As part of an increasing (and increasingly lazy) trend, Time lets Bill Clinton (or more likely, a ghost writer) pen this week’s cover story on “5 Ideas That Are Changing the World.” Time managing editor Rick Stengel also kissed Clintons ring in his “Editor’s Desk” note: “The last time you saw Bill Clinton was probably at the Democratic Convention in Charlotte as Barack Obama's most dazzling surrogate. But Clinton has a day job: global philanthropist in chief.” Urp.
Stengel concluded by hailing Clinton as one of the positive forces that are transforming the globe:
Clinton’s cover story this week is not about politics, presidential or otherwise, but the largest global trends that are actually improving the planet. At a time when there is a great deal of pessimism about issues like the global economy, the environment, and health care, Clinton sees positive forces in technology, energy, and human rights that are transforming the globe. After all, he is one himself.
Stengel, like everyone else in the liberal media, is enthralled by Clinton's "Global Initiative," his annual New York confab that draws them in like flies:
As the founder and head of the Clinton Global Initiative (CGI), he has spent the past seven years tackling the world's most intractable problems: HIV/AIDS, climate change and poverty. CGI is a kind of global convener of philanthropists, and the organization estimates that since it began in 2005, it has secured commitments of almost $70 billion for everything from children's health to conflict resolution.
Our cover story this week coincides with CGI’s annual meeting (for which TIME is a media partner).
But then again, Time has been a media partner of Bill Clinton's since he ran for president in 1992 and they were mocking anyone who thought he might be morally compromised. Last Sunday, CNN host and Time columnist Fareed Zakaria deeply bowed to Clinton on his GPS show:
ZAKARIA: You have approval ratings right now that are the highest since you left the presidency, basically the highest of almost any former president. You went through some rough times during the presidency. At the lows did you think you would get back to being this high?
CLINTON: You know, I never -- I didn't think about it that much. My belief is you decide what you should do in life and you get up and put one foot in front of the other, and after you take enough steps something good happens. But in general, all former presidents see their approval rating go up, because they're out of the line of fire, they don't threaten anybody else's ambitions, they don't thwart anybody else's plans and if they're doing what I think they should do for America, they're out there trying to do good things, so their numbers go up....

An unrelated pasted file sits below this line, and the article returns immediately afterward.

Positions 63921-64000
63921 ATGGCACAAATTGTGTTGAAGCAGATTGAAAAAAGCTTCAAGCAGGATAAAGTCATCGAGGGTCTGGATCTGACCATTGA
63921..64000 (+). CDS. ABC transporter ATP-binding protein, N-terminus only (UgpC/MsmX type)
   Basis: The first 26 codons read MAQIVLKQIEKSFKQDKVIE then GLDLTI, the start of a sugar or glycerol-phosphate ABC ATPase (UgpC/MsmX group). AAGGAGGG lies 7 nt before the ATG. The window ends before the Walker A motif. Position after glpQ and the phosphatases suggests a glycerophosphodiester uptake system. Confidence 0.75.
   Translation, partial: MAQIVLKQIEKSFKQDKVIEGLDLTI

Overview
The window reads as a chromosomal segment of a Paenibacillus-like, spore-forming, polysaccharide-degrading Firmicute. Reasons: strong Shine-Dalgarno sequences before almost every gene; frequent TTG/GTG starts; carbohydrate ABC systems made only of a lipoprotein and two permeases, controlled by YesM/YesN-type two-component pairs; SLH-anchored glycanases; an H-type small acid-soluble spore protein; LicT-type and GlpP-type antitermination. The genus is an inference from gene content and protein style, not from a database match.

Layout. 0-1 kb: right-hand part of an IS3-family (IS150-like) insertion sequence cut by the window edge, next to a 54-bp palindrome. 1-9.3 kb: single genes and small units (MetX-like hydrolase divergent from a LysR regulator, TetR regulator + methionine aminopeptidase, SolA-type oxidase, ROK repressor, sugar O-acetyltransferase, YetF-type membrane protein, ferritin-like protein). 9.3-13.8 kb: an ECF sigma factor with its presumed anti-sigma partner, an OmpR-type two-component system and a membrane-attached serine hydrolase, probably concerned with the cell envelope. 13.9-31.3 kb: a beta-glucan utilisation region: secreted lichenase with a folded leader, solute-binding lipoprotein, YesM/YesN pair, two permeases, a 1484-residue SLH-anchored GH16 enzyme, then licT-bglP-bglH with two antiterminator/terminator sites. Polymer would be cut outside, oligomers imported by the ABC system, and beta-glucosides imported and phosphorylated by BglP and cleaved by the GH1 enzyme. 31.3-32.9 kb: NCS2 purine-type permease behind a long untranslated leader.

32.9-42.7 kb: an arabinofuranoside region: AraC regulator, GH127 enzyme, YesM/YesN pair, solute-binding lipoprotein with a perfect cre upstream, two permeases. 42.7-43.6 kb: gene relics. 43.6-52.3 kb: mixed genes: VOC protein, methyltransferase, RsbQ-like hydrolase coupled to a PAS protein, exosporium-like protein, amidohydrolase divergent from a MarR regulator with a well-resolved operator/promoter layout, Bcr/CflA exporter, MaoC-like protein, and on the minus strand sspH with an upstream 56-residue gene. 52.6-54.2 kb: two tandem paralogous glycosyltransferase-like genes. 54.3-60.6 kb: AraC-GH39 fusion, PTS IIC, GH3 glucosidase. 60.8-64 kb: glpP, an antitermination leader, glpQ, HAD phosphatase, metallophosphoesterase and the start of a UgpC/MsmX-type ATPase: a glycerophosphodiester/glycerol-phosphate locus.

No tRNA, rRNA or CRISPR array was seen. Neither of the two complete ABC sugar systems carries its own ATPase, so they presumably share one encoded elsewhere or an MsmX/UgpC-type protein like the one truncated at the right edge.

ZAKARIA: Are you amused by all these Republicans who say they love you when they once were trying to impeach you?
CLINTON: Yeah. It's interesting. Even way before that, I mean just the stuff that went on, but they remember, too, that we actually did things. But they didn't ask for surrender once they realized there would be no surrender.
Any Republican who now "says they love" Clinton must be angling to be a guest on "Morning Joe." Clinton was talking about government shutdown fights, not his perjury and impeachment. Zakaria also pulled his skirt over his head about Obama and a possible landslide:
ZAKARIA: If you look at the numbers, Obama is now leading in pretty much all the swing states. And if you assume these polls are reasonably accurate, it could translate into an electoral landslide. Do you think that's possible?
CLINTON: It's possible, but we still don't know who's going to vote....